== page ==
Eight Things to Consider When Classifying Your Sensitive Data

Sensitive Data Classification
Data classification is simple—it entails taking security measures by assigning a level of sensitivity to each piece of information, making it easier to locate and retrieve. Classifying data is essential in enabling enterprises to make sense of their vast amounts of data. Without sensitive data classification, an organization treats all data as if it were the same. You can’t know the level of sensitivity of any specific data because it hasn’t been properly categorized. Failing to classify data increases the risk of it being compromised. It also increases the possibility that you could be placing security controls on data that isn’t, in fact, in fact sensitive, leading to loss of productivity and efficiency.

This eBook highlights how you can classify your data so you can reduce your sensitive data footprint. Here are a few highlights from the eBook:

Treat Sensitive Data Differently

Your organization creates, stores and manages lots of data, some of which is sensitive and some not. For instance, a digital calendar stored on your server listing national holidays is public information, while a spreadsheet with employee Social Security numbers and driver’s license numbers are highly sensitive and should be restricted data.

To protect your sensitive data, first you need to locate it. Once that’s done, your next step should be to properly classify it, which means assigning a level of sensitivity to each piece of information, making it easier to locate, retrieve and protect.

Decide What’s Sensitive for Your Organization

Each business will define sensitive data differently, and each regulation has varying levels of compliance requirements. For example, the HIPAA regulation has up to 18 identifiers of sensitive data that must be protected. On the flipside, the PCI DSS regulation has one identifier, which is cardholder data. You can use the CIA triad—confidentiality, integrity, and availability—as a model to determine what data is and isn’t sensitive.

Formulate Your Data Classification Framework

As the potential impact level of a piece of information moves from low to high, the sensitivity increases, and therefore, the classification level of data should become higher and more restrictive.

Protect Data Covered By Regulations

Some data that you classify as sensitive will be unique to your organization, but others are covered by regulations and are sensitive for all organizations. Complying with laws and regulations is obviously essential—but remember that compliance does not equal security. To protect all your sensitive data, you need to look beyond data covered by regulations and security policies identify your company-specific sensitive data.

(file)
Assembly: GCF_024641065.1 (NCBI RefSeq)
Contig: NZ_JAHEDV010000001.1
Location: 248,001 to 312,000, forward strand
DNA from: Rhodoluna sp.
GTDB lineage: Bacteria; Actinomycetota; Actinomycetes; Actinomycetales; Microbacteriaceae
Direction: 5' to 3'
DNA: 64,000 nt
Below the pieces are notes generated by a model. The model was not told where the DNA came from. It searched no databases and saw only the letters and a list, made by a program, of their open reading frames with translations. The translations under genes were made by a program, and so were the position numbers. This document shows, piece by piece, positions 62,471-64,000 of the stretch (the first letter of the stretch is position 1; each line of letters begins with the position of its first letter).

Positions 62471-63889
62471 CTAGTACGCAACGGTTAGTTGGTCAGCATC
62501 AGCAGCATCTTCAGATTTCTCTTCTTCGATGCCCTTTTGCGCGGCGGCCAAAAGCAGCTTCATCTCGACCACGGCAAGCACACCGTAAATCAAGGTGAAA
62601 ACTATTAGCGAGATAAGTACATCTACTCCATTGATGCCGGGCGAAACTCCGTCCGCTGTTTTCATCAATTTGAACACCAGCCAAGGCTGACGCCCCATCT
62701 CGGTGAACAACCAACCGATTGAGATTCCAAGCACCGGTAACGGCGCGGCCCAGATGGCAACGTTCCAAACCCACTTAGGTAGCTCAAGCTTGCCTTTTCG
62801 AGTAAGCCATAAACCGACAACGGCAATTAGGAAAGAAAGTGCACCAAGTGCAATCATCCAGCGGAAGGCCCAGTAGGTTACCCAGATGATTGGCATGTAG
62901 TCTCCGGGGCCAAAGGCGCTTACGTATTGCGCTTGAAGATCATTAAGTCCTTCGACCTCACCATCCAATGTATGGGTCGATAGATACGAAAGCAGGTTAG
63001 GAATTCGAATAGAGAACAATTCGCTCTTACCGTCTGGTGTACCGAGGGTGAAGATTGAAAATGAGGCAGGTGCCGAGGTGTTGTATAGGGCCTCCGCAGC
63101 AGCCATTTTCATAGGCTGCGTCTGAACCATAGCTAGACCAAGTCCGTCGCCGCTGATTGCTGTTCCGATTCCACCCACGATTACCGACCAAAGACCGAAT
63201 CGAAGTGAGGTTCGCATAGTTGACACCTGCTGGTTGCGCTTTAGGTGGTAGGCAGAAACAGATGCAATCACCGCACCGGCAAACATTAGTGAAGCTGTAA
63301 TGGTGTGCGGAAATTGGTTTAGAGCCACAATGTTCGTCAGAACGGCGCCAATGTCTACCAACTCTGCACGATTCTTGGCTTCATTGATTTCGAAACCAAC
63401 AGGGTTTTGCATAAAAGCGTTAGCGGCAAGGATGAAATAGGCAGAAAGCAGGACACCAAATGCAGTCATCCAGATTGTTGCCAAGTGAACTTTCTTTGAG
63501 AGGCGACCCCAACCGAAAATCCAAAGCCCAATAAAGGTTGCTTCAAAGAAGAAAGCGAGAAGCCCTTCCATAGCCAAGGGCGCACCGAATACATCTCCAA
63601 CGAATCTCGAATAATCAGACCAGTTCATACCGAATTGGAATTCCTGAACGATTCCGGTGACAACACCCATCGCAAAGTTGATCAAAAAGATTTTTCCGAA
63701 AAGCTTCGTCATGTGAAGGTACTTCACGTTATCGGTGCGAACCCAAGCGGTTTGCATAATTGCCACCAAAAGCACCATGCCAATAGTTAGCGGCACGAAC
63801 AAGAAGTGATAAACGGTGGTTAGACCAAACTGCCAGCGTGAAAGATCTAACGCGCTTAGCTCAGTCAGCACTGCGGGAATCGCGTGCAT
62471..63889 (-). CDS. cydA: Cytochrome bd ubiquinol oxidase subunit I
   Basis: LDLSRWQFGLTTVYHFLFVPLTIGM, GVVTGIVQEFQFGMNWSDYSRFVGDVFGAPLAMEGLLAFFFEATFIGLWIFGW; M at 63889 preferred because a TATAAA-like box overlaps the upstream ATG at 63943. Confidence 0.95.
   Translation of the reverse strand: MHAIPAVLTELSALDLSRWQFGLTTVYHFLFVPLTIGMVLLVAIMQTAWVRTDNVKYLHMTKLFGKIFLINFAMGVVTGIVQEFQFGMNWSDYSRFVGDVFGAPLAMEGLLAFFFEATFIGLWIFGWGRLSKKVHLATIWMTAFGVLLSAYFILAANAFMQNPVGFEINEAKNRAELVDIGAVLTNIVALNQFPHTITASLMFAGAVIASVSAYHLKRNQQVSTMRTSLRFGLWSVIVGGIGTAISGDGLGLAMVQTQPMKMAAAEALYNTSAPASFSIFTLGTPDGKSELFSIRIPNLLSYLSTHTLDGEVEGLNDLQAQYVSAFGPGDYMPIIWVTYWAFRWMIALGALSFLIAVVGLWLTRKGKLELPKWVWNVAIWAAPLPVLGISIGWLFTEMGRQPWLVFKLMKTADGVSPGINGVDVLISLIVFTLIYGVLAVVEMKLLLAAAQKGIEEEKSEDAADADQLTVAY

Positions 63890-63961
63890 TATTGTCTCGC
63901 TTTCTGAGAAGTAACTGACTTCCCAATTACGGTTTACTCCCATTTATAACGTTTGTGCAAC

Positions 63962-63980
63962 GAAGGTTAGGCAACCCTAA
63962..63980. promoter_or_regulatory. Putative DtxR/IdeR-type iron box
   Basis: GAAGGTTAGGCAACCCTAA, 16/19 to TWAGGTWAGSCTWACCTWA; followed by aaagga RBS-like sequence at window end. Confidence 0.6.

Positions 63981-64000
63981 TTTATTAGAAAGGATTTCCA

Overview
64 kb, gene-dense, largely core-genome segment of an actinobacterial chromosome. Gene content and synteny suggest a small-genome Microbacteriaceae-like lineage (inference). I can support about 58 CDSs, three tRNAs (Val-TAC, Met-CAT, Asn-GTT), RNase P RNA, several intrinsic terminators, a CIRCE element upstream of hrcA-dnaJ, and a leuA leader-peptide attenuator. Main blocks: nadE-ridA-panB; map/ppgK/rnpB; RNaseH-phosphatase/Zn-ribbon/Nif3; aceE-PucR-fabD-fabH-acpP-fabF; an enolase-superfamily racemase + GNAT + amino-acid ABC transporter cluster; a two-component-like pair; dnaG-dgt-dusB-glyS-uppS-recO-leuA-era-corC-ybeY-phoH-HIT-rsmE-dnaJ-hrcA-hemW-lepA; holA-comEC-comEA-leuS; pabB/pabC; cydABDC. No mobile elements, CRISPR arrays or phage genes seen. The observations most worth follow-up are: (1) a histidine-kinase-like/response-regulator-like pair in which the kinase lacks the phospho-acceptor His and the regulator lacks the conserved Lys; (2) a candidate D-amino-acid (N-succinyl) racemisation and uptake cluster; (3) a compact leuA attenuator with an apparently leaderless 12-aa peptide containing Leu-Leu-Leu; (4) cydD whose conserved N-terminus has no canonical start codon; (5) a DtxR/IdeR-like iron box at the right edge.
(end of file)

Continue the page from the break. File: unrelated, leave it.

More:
Shrink Your Sensitive Data Footprint

The Sony Pictures data breach in 2014 makes a good case for shrinking your data footprint. A big part of the problem for Sony was that they had 601 files containing Social Security numbers and over 3,000 Social Security numbers that appeared more than 100 times. Such a proliferation of sensitive information makes it extremely difficult to prevent breaches. Once you reduce your footprint, it’s easier to take security measures to protect your sensitive data.

Search Every Device You Own

If you’re wondering where you need to search for sensitive data, here’s a guideline: If your company owns the hardware, you need to make sure it doesn’t contain unprotected sensitive information. That means you have to search wherever your employees are storing data, including cloud services and in shared spaced like file servers, in databases and even images. Beware of “dark data,” which is operational data that’s no longer being used. Eliminate it when you find it.

Implement Automated, Persistent Classification

Educating data producers, consumers and owners about their roles and responsibilities in protecting sensitive data and empowering them to help reduce your exposure is critical to shrinking your footprint. You can do this by adding more information to a file—the metadata for the file can contain information about how much sensitive data is contained within it. Ideally, though, you should make the process automatic, so that as new data gets created, real time-monitoring automates the classification process. In this way, sensitive data discovery and data classification become a persistent and real-time answer to the question of where your sensitive data is and how data consumers should handle it.

Reduce the Risk of Sensitive Data Exposure

Sensitive data classification is key to reducing your sensitive data footprint and thereby reducing the risk of having that sensitive information exposed-and suffering the consequences. At the highest level, your goals for a sensitive data management program should be to:

  • Know what to secure and what is public information
  • Right-size your controls by setting data classification levels —don’t apply a one-size-fits-all strategy for access and protection
  • Minimize the volume of sensitive data—delete what you don’t need and reduce the number of locations where the data is stored to protect confidentiality
  • Data Classification Policy – Develop your ecosystem of protection—educate employees about their roles, automate data classification and establish a clear data security policy

You can read more about this topic by downloading the “Classify Your Data to Shrink Your Sensitive Data Footprint” eBook.

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